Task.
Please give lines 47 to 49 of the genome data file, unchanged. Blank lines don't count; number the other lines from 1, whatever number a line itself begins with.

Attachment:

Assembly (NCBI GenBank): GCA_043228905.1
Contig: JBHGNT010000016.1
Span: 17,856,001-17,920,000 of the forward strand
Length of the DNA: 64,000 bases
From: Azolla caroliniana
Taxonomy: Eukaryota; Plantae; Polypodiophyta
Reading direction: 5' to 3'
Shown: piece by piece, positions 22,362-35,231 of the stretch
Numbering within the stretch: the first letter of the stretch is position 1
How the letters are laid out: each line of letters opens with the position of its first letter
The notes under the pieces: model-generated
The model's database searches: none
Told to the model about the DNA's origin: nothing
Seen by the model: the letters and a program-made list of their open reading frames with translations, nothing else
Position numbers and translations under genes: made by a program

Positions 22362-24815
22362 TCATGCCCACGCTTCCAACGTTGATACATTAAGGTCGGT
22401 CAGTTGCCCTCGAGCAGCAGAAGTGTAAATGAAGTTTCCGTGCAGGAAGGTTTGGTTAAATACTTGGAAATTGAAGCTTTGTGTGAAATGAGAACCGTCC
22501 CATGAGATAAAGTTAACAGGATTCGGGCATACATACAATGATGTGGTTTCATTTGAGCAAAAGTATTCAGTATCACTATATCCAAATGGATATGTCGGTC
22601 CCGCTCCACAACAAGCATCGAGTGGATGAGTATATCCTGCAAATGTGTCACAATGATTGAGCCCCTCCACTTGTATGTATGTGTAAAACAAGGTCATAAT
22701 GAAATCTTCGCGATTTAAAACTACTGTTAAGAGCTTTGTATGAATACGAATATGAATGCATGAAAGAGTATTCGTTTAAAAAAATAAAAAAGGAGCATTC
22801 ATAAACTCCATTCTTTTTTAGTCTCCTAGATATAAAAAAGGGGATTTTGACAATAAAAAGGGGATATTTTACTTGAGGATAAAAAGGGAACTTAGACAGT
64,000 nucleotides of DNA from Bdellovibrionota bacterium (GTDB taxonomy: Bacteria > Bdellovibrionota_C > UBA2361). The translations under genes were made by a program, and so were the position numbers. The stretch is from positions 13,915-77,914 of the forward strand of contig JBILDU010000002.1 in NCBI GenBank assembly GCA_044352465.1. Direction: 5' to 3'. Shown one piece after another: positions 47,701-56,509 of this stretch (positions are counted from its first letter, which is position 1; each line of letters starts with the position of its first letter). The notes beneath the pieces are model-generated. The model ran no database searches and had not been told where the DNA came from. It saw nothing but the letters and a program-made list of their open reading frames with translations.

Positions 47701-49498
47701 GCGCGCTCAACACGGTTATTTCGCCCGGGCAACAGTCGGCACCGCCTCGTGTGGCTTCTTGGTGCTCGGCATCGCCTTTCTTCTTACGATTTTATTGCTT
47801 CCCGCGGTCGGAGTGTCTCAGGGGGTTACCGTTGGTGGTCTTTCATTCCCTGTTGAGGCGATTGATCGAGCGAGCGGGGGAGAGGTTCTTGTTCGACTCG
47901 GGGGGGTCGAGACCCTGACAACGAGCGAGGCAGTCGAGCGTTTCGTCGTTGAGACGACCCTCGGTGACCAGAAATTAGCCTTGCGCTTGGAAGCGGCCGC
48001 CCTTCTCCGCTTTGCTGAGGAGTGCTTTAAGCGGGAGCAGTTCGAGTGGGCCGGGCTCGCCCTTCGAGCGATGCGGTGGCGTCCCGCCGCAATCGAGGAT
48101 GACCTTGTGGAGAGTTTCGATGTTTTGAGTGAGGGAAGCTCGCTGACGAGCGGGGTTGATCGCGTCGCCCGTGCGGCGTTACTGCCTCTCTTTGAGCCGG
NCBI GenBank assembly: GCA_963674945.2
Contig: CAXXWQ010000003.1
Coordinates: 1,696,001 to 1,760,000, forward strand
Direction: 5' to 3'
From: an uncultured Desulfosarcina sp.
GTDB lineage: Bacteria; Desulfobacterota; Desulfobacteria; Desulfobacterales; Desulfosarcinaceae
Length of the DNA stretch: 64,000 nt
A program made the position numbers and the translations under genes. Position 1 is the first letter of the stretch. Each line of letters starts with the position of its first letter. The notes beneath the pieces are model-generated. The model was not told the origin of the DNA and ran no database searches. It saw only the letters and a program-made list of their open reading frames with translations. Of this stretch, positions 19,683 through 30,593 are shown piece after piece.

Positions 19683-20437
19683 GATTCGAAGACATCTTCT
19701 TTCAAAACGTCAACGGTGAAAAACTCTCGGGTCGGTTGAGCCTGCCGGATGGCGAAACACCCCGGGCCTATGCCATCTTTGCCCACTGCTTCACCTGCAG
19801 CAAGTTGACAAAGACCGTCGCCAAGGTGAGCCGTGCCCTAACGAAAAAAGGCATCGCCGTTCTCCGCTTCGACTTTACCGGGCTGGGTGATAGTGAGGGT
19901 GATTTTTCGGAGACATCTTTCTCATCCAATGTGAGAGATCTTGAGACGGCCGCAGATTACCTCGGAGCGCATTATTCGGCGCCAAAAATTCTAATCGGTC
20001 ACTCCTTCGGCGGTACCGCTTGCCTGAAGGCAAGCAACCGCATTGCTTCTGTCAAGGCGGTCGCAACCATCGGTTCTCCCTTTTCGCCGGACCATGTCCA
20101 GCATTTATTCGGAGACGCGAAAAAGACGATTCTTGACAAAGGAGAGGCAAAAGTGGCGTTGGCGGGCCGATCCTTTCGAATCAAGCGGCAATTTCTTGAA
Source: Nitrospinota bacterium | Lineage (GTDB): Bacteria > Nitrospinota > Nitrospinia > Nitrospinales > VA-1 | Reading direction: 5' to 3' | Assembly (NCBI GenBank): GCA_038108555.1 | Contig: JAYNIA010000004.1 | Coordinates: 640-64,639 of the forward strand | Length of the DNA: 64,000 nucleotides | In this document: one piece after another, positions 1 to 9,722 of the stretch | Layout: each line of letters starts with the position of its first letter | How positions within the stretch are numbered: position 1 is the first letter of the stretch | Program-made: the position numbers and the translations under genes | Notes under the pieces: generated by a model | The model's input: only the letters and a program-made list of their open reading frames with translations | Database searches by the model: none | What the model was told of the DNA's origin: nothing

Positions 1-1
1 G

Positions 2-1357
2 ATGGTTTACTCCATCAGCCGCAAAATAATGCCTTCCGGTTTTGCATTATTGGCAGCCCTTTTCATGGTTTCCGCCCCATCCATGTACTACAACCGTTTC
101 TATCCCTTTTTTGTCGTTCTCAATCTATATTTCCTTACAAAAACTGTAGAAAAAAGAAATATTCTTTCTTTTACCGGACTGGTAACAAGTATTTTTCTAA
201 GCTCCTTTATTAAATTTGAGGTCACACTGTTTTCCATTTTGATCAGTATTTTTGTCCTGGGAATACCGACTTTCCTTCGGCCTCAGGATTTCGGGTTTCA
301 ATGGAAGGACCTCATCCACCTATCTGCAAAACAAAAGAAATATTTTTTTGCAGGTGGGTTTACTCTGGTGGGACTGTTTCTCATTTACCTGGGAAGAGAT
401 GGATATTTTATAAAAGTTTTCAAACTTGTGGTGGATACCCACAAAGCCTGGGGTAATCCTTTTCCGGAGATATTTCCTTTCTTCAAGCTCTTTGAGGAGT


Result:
1 G

Positions 2-1357
2 ATGGTTTACTCCATCAGCCGCAAAATAATGCCTTCCGGTTTTGCATTATTGGCAGCCCTTTTCATGGTTTCCGCCCCATCCATGTACTACAACCGTTTC